5. About the Strings

The strings of a stringed instrument are as important to the sound as any other part of the instrument. Sound generation begins with them, when played they vibrate, and these vibrations are transmitted to the sound box. The initially very quiet tone is amplified and radiates outwards. In practice the process is a but more complicated, the vibrations are transmitted to the ceiling via the bridge, distributed over the sound post to the entire body and over the ceiling with the help of the bass beam. Ultimately, not only the body, but also the fingerboard, the neck, the vertebrae and the tailpiece resonate. As such they can all positively, or negatively, influence one another.

You can divide strings into three larger groups based on the material used in the core of the string. These are gut strings, plastic strings and steel strings. Each of which has many variations, these will be discussed more below. But the most pressing question: Which string is right for my instrument? Is a bit harder to answer. The selection has become immensely large, new strings are continually coming onto the market, either as variations of well-known string types for specific requirements or as completely new string types. This guide should help shine some light on the subject but it goes without saying that it is not definitive. Each string instrument is unique in its resonant behavior and sometimes you just have to try a new set of strings to know how they'll sound. However, there are certain characteristics of the various types of strings, which can be used to guide you in your search.

Gut Strings

Traditionally strings for cellos and other string instruments were made from the intestines of ungulates (animals with hooves), mostly sheep from barren and dry areas. The intestines were cut into strings, spun, dried and finally polished. These bare gut strings still exist today but are only used for the stringing of historical baroque instruments and for the authentic performance practice "Alter Musik". Gut strings on the standard market today are wound in metal as previously mentioned. Winding the core of the string increases its mass, making the string heavier and deeper sounding. Without this, the string would have to be much thicker for certain pitches. To put it another way: Wrapping the strings allows them to be much thinner, without affecting elasticity or playability. The type of wrap also significantly affects the sound properties (see below).

Gut strings generally have a relatively soft and warm sound, but are very susceptible to changes in temperature and humidity. They have the habit of pulling water from the air and will start to swell, causing reduced tension. The break-in period, that is the time it takes for the strings to hold the tone, can take one to three days. Their playing life is also limited, professionals may change their strings every one to two months, but for normal players they last about a year. But gut strings have a powerful tone, are pleasant to the touch, have a higher natural elasticity and are more responsive. They are usually wrapped in aluminum or silver and, as with the other types of strings, there are different strengths, e.g. "soft, medium, strong" or "dolce, medium, forte".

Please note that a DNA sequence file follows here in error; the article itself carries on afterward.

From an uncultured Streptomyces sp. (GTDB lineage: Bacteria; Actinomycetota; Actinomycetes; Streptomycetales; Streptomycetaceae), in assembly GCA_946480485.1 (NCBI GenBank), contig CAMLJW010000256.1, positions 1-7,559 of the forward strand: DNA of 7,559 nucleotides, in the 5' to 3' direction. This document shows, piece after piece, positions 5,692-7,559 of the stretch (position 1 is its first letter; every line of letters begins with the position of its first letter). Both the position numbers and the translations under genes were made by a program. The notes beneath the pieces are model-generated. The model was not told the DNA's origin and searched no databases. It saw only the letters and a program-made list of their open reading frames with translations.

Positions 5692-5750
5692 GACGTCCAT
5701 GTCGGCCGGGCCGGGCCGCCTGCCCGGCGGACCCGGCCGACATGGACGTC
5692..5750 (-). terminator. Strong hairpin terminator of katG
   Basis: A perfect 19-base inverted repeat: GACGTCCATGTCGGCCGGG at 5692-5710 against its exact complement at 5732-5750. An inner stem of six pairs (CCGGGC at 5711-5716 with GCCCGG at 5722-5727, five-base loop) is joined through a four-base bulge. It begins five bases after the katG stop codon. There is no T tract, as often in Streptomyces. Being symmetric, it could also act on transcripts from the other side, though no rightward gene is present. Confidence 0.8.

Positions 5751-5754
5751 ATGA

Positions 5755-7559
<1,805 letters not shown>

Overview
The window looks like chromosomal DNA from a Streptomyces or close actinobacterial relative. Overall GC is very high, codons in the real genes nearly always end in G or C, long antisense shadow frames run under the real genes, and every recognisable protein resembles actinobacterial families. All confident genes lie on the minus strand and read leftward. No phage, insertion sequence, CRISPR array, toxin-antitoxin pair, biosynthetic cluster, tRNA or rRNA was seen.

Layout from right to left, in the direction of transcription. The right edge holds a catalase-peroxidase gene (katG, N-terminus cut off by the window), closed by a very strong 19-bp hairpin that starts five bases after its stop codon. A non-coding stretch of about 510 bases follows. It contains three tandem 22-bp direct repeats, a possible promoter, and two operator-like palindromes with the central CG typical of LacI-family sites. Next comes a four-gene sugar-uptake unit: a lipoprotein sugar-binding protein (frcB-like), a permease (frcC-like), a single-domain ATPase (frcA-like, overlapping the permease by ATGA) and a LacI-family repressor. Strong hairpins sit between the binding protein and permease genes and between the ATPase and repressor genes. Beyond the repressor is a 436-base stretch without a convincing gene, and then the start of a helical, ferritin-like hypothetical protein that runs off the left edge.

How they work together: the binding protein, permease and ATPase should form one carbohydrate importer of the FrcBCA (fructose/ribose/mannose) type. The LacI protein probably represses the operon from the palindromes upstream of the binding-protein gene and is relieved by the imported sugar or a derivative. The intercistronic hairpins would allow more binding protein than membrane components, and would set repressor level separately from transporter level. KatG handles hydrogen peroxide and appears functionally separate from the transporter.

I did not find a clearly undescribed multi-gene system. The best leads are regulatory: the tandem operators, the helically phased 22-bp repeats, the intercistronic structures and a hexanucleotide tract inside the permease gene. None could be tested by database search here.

Strings with a Plastic Core

The term ‘plastic strings’ is a bit misleading because bare plastic strings are not used for the string instruments like cellos. Purely synthetic strings are used to string instruments like the classical guitar and ukulele. Like gut strings, the plastic here refers to the core which is then wrapped with a metal. Several different materials may be used for this, and, similar to gut strings, this affects the thickness of the string and its sound properties. For example, silver is usually used for the lower strings as they have a stronger and warmer tone. But there are also differences in the plastic core itself, it may be made from nylon, perlon or polyester, to name a few. A plastic string has similarities to a gut string as far as tone and performance (though they never quite have the specific characteristics associated with the natural material). But strings with a plastic core have come far enough that they are used by both beginners and virtuosos. They are also ideal for a wide variety of music styles and offer a number of advantages over gut strings: they keep their tone very well and are not affected by temperature and humidity changes. They have a sound that is usually described as round, clear, soft and having rich overtones. From a fingering standpoint they are relatively soft and sound modulation is relatively easy. The break-in time varies and depends entirely on the string type.

Steel Strings